Blog 47. 1 August. Banu Banua. 04.47.13S 123.09.77E
Mon 19 Aug 2019 12:29
Junior high school children at Tifu, a very cheerful, engaging group many of whom walked back to the village with us, so happy and excited to be talking and walking us and picking up litter for us. The children everywhere and they are everywhere, are just delightful.
We left Tifu early morning on the 7 August in calm weather and in spite of the lack of wind, the entrance was still pretty rough. We motor sailed until the wind filled and then had a cracking good sail with Time Bandit, Windrose and Top Spot for company. We had to reef to slow down when night fell because of poorly lit fishing vessels and the possibility of nets, but by about 2.00am the wind had moderated, so reefs out and, eventually, some help needed from the iron topsail. We found our way through the scattered reefs that fringed the stilt village of Banu Banua with the help of Ovitalmap and the Ship’s Boy on the bow to check our course and anchored in front of the village.
The anchorage from Alcedo with a local boat in the foreground and the village, on stilts, in the background.
Only 13 boats including Alcedo bothered to go to Banu Banua, North Buton. This was because Wakatobi, our next stop and and a good one for snorkelling and diving, was to windward from Banu Banua. We did not get a program until after we arrived, but It turned out to be one of the most instructive and encouraging so far and one of the most delightful places to visit.
The dinghy dock at Banu Banua, flags flying and ready for the Wonderful Rally to Indonesia 2019
Stuart from Time Bandit with some of the stilt village children, known as the “have nots”with one of the guides. Bill bought as many balls as he could find in one of the local shops to give to the children, a very popular move.
The dinghy dock and some of the “have” children and one of the “have nots”. On the left of the photograph are the seats laid out ready for us, with a box of cakes and a plastic cup of water on each seat.
A very entertaining play fight between 2 men at the opening ceremony. The Regent is just behind the one on the right, with his wife on his left. She was charming and he made his welcoming ceremony speech in English, which was impressive.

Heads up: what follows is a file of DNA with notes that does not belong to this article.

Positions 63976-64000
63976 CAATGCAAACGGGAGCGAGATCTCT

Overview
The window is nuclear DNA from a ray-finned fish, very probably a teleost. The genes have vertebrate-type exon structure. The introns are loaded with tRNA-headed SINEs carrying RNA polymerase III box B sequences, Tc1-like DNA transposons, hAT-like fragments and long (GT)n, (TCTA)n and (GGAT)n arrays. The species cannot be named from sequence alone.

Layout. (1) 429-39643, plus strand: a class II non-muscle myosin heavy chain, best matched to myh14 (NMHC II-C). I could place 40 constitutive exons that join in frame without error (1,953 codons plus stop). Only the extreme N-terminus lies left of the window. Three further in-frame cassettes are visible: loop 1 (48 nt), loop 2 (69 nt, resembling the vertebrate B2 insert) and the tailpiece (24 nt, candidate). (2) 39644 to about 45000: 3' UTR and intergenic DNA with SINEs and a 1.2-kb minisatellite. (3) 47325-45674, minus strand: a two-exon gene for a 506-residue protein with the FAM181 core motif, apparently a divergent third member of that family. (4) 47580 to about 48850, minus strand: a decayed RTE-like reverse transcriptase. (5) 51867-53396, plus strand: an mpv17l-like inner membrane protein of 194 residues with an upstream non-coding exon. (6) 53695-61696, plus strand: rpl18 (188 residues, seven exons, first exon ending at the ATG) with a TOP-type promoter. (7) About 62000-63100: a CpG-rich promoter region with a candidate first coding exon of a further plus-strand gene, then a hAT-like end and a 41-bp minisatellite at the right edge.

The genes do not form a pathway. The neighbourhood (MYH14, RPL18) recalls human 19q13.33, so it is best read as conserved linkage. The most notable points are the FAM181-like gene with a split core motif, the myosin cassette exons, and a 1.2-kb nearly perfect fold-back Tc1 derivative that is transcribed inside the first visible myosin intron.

Banu Banua appears to have quite a sophisticated, well educated and wealthy “have” population. Our impression is that they are determined to have more influence in world affairs as they see North Buton as having an important strategic position between Asia and the English speaking continents of Australia and New Zealand. Consequently, we were invited to dinner by the Regent at his house, a very posh residence in Ereke, and met and him and his wife. The men in red shirts were our guides, employed by the department of tourism for their ability to speak English or to make more of a show. 3 Guides, Rauf, Max and Cadir were with us all the time and indeed, we have become good friends with Rauf and Max in particular, who spoke reasonably good English.
Rauf, our favourite guide who spoke the best English and was a teacher at the Junior High School, interpreting a speech for us at one of the many official functions.
Much to our horror, the square by the dinghy dock was covered in litter by the time the welcoming ceremony was over, with the litter left from the cakes and water holders, mainly horrible, thin plastic containers in the shape of a glass with a plastic straw and plastic cups for the cakes, which were left lying around after the welcoming ceremony. So Skipper’s wife set about picking it up and was immediately joined by 2 of the stilt village children and some of the Rally participants. We rewarded the 2 children with 2000Rp each (about 12p) and very soon we had more children and some officials helping and a clean square.
A lunch time feast in a wealthy home. We went to no less than 3 events with this sort of catering. No wonder they have a plastic problem.
More from Banu Banua in the next blog
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